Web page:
hESCs were being injected directly into the lesion site of the
patient's injured spinal cord. On November 14, Geron announced
that it was discontinuing its stem cell programs to
concentrate on cancer programs.
Bone marrow stem cells:
Bone marrow contains blood-forming stem cells (hematopoietic
stem cells) that have been used for decades to treat blood
cancers and other blood disorders. Umbilical cord blood is
another source of hematopoietic stem cells that is being used in
treatment. You can see a list of diseases that may currently be
treated with hematopoietic stem cells at the website of the
National Marrow Donor Program. You may also search for
clinical trials testing "bone marrow stem cells" or "umbilical
cord blood" on the Clinical Trials.gov website.
Human spinal cord stem cells:
A biotechnology company called Neuralstem, with corporate
headquarters in Rockville, Maryland is conducting a
clinical trial testing the use of human spinal cord stem cells
to treat Amyotrophic Lateral Sclerosis (ALS), also known as Lou
Gehrig’s Disease. The company obtained FDA approval to
conduct a Phase I trial (safety and tolerability study), and
began enrolling patients in January 2010. 12 participants have
received lumbar transplants, and in March 2012, the second
participant received an injection in the cervial region.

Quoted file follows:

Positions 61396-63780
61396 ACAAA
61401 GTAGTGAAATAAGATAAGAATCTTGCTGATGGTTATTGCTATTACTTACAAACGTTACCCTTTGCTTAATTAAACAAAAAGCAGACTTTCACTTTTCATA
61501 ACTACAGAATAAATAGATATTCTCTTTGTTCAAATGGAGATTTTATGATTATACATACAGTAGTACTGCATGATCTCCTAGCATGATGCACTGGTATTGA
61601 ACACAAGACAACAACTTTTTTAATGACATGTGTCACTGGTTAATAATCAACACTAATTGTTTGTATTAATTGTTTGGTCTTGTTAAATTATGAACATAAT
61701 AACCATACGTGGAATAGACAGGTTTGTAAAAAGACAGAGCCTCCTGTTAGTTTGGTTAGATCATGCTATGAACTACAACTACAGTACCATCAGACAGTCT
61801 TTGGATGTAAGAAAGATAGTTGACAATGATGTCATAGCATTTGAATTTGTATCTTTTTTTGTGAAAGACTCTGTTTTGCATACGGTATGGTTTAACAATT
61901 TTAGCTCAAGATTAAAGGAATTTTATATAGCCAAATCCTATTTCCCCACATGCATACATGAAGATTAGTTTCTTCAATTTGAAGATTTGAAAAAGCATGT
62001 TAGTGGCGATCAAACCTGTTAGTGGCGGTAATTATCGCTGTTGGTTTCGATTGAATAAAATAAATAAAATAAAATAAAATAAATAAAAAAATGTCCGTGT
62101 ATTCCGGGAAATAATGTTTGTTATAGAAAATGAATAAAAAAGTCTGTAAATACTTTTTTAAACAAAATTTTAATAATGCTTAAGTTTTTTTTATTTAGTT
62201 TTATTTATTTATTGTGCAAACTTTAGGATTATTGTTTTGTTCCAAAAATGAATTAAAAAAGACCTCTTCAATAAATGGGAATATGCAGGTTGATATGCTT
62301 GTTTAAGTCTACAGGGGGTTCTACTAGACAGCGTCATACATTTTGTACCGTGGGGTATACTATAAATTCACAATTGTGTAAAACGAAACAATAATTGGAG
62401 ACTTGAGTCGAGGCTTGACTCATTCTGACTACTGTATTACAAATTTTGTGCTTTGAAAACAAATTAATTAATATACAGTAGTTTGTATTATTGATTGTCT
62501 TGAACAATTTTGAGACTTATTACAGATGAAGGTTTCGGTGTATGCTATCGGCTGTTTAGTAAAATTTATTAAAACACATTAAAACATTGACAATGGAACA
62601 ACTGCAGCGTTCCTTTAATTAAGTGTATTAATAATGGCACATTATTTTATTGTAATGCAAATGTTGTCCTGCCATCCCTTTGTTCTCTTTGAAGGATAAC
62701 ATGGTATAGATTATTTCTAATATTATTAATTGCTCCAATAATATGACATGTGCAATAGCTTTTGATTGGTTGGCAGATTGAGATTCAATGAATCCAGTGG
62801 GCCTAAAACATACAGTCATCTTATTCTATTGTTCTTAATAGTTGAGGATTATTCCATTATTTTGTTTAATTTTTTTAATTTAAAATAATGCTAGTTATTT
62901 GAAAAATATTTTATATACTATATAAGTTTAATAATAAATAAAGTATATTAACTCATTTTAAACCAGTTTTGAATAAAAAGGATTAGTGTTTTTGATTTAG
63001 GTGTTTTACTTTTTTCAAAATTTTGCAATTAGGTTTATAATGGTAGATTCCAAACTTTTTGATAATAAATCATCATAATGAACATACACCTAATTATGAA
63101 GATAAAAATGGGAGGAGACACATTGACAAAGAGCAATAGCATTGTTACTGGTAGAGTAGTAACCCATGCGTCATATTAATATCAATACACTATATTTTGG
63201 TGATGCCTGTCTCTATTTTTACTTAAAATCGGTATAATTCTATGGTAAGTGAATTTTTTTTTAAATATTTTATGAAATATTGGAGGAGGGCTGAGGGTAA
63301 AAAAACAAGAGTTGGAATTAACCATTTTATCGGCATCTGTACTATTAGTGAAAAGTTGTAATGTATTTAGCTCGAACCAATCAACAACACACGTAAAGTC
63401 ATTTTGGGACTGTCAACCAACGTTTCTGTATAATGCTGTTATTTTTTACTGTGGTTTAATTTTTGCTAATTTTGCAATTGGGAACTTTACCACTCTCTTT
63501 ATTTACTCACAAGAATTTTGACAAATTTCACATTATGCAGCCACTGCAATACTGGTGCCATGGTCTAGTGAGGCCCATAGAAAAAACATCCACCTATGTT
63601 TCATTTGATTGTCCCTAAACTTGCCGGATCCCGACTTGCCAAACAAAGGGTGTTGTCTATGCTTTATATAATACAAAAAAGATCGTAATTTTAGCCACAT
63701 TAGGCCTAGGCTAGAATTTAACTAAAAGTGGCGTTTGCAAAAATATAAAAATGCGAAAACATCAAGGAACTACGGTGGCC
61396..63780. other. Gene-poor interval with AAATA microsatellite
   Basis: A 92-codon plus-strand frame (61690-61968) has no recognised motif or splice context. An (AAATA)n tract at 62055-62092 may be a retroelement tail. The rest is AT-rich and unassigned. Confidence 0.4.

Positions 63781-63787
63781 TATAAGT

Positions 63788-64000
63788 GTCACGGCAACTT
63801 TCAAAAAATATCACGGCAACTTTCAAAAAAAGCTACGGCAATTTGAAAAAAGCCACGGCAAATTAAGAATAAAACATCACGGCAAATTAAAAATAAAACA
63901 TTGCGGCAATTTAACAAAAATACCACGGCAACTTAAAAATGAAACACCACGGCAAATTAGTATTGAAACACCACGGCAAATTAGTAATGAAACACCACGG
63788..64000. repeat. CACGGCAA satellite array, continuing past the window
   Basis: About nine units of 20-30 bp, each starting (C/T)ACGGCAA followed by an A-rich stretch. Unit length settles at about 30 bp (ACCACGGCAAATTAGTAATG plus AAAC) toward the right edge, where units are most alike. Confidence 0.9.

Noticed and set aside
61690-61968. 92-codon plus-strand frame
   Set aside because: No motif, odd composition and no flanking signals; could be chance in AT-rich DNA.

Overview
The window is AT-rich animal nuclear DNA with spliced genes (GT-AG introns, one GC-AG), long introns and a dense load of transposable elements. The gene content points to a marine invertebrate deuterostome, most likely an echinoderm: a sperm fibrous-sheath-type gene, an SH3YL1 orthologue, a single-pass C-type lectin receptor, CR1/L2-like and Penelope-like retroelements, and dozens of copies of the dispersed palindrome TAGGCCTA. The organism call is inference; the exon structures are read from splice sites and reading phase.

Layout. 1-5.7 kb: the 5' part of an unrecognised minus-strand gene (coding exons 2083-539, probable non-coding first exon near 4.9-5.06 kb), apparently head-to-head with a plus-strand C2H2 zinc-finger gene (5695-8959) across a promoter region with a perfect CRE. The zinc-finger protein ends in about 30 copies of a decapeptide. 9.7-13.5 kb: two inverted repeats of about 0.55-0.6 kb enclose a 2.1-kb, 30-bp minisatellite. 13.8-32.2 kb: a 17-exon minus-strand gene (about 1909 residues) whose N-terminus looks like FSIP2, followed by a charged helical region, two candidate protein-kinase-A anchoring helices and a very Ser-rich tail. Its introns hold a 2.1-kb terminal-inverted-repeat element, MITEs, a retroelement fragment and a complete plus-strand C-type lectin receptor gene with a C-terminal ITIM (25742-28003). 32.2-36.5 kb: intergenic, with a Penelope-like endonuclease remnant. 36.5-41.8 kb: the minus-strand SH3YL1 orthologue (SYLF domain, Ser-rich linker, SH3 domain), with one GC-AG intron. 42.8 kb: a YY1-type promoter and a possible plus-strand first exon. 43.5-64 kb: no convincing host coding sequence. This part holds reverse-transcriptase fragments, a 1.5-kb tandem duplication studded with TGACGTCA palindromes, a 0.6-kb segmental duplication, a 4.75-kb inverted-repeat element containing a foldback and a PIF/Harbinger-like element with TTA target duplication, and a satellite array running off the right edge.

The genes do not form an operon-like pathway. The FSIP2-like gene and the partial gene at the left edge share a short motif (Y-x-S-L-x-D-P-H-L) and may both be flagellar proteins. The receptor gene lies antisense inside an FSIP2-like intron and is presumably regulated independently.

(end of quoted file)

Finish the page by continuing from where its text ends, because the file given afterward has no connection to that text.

Click here to learn details about this trial as listed on
the Clinical Trials.gov website.
Human mesenchymal stem cells:
Osiris Therapeutics (Columbia, Maryland) is conducting 3
different Phase 2 clinical trials with a product from adult
mesenchymal cells (called Prochymal). The three trials are for:
- protecting pancreatic beta islet cells in adults and
children with newly diagnosed
type 1 diabetes; in partnership with the Juvenile Diabetes
- repair of heart tissue following a heart attack, and
- the repair of lung tissue in patients with chronic
obstructive pulmonary disease (COPD).
Osiris is also conducting
Phase 3 testing of
Prochymal for acute graft versus host disease (GvHD) and
Participating in Clinical Trials
Scientists are testing the abilities of many different types
of stem cells to treat certain diseases. You can search for
clinical trials using stem cells (or other methods) to treat a
specific disease at
Could stem cells someday
help treat paralysis?Thursday, October 21, 2010Tags:healthbeat,
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More: Bio, News Team October 21, 2010 (CHICAGO) (WLS) -- In a
landmark trial, researchers have begun using embryonic stem
cells to treat a paralyzed patient.
The stem cells have been at the root of hope and controversy for
There has been little hope that a severely damaged spinal cord
can be fixed. For patients such as actor Christopher Reeve, a
cure did not come in time.
Researchers at a small hospital in Atlanta, Georgia have
injected the first patient with embryonic stem cells.
The next patient might receive the experimental treatment right
here in Chicago.